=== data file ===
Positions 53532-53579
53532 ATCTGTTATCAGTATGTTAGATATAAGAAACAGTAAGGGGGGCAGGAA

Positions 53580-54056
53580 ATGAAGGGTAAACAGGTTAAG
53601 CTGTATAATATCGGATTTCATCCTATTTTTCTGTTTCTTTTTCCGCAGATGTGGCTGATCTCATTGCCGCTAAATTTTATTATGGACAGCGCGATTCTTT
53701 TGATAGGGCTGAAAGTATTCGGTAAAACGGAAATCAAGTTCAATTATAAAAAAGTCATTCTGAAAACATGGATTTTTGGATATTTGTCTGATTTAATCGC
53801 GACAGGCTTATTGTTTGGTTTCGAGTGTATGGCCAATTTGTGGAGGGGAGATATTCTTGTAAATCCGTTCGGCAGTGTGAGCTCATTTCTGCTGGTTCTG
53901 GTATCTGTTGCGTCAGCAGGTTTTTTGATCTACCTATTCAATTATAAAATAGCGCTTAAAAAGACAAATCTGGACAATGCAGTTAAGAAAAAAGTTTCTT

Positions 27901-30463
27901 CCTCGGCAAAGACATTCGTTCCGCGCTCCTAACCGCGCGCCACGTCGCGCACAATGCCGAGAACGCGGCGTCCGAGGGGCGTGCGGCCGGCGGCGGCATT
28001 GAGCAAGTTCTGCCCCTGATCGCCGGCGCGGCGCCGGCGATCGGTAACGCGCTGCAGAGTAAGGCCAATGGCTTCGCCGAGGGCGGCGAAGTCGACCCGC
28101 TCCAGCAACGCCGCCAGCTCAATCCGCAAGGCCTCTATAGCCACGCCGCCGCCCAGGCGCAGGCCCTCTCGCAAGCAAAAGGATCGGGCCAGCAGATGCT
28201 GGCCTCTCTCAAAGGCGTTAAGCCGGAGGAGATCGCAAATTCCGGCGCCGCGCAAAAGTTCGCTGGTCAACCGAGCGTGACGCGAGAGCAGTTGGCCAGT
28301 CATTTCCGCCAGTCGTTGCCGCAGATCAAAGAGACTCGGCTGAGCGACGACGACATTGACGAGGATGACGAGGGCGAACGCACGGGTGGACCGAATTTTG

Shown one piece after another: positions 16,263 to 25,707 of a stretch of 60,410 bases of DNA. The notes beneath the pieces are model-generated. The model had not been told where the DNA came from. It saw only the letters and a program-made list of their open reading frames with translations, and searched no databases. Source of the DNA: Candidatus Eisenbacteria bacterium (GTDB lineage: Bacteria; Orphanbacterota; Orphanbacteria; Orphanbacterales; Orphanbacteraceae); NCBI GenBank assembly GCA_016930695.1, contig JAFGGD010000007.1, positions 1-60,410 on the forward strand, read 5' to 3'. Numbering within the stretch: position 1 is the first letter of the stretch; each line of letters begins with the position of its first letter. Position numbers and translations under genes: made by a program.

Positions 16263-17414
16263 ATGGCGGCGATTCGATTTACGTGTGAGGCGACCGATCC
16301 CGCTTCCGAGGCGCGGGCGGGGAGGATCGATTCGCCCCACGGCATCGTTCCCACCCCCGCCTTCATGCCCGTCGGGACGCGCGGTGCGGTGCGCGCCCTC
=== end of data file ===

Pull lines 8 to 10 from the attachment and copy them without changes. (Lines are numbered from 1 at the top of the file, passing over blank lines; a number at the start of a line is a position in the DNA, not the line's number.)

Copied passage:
53901 GTATCTGTTGCGTCAGCAGGTTTTTTGATCTACCTATTCAATTATAAAATAGCGCTTAAAAAGACAAATCTGGACAATGCAGTTAAGAAAAAAGTTTCTT

Positions 27901-30463
27901 CCTCGGCAAAGACATTCGTTCCGCGCTCCTAACCGCGCGCCACGTCGCGCACAATGCCGAGAACGCGGCGTCCGAGGGGCGTGCGGCCGGCGGCGGCATT